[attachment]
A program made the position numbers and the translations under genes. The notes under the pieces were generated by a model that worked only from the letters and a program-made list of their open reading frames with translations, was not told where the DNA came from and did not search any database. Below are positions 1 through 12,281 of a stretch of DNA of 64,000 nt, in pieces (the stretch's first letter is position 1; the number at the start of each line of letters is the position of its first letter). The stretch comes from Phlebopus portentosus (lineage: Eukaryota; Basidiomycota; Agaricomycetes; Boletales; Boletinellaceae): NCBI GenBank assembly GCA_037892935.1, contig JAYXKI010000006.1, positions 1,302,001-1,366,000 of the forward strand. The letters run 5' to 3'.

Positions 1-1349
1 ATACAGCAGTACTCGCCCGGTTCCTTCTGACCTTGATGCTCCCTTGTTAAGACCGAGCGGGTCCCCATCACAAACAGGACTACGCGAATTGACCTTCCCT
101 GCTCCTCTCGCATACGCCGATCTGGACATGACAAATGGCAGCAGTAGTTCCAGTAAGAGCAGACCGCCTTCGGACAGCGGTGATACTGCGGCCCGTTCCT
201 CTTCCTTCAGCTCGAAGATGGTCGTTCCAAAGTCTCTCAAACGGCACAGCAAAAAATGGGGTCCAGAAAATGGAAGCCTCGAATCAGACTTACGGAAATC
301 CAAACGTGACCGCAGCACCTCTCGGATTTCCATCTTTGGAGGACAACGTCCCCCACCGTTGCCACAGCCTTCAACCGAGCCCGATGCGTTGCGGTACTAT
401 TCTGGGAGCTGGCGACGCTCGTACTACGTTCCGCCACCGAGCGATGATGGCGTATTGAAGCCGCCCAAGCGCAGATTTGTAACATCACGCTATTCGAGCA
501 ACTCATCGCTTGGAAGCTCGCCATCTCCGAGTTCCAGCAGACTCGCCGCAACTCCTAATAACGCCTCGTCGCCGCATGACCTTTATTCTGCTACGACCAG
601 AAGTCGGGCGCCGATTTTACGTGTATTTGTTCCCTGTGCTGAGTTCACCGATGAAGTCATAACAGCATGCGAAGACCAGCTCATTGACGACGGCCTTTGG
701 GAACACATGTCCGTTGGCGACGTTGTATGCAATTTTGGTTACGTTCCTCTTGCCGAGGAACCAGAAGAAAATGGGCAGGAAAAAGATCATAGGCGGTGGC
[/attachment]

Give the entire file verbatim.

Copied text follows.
A program made the position numbers and the translations under genes. The notes under the pieces were generated by a model that worked only from the letters and a program-made list of their open reading frames with translations, was not told where the DNA came from and did not search any database. Below are positions 1 through 12,281 of a stretch of DNA of 64,000 nt, in pieces (the stretch's first letter is position 1; the number at the start of each line of letters is the position of its first letter). The stretch comes from Phlebopus portentosus (lineage: Eukaryota; Basidiomycota; Agaricomycetes; Boletales; Boletinellaceae): NCBI GenBank assembly GCA_037892935.1, contig JAYXKI010000006.1, positions 1,302,001-1,366,000 of the forward strand. The letters run 5' to 3'.

Positions 1-1349
1 ATACAGCAGTACTCGCCCGGTTCCTTCTGACCTTGATGCTCCCTTGTTAAGACCGAGCGGGTCCCCATCACAAACAGGACTACGCGAATTGACCTTCCCT
101 GCTCCTCTCGCATACGCCGATCTGGACATGACAAATGGCAGCAGTAGTTCCAGTAAGAGCAGACCGCCTTCGGACAGCGGTGATACTGCGGCCCGTTCCT
201 CTTCCTTCAGCTCGAAGATGGTCGTTCCAAAGTCTCTCAAACGGCACAGCAAAAAATGGGGTCCAGAAAATGGAAGCCTCGAATCAGACTTACGGAAATC
301 CAAACGTGACCGCAGCACCTCTCGGATTTCCATCTTTGGAGGACAACGTCCCCCACCGTTGCCACAGCCTTCAACCGAGCCCGATGCGTTGCGGTACTAT
401 TCTGGGAGCTGGCGACGCTCGTACTACGTTCCGCCACCGAGCGATGATGGCGTATTGAAGCCGCCCAAGCGCAGATTTGTAACATCACGCTATTCGAGCA
501 ACTCATCGCTTGGAAGCTCGCCATCTCCGAGTTCCAGCAGACTCGCCGCAACTCCTAATAACGCCTCGTCGCCGCATGACCTTTATTCTGCTACGACCAG
601 AAGTCGGGCGCCGATTTTACGTGTATTTGTTCCCTGTGCTGAGTTCACCGATGAAGTCATAACAGCATGCGAAGACCAGCTCATTGACGACGGCCTTTGG
701 GAACACATGTCCGTTGGCGACGTTGTATGCAATTTTGGTTACGTTCCTCTTGCCGAGGAACCAGAAGAAAATGGGCAGGAAAAAGATCATAGGCGGTGGC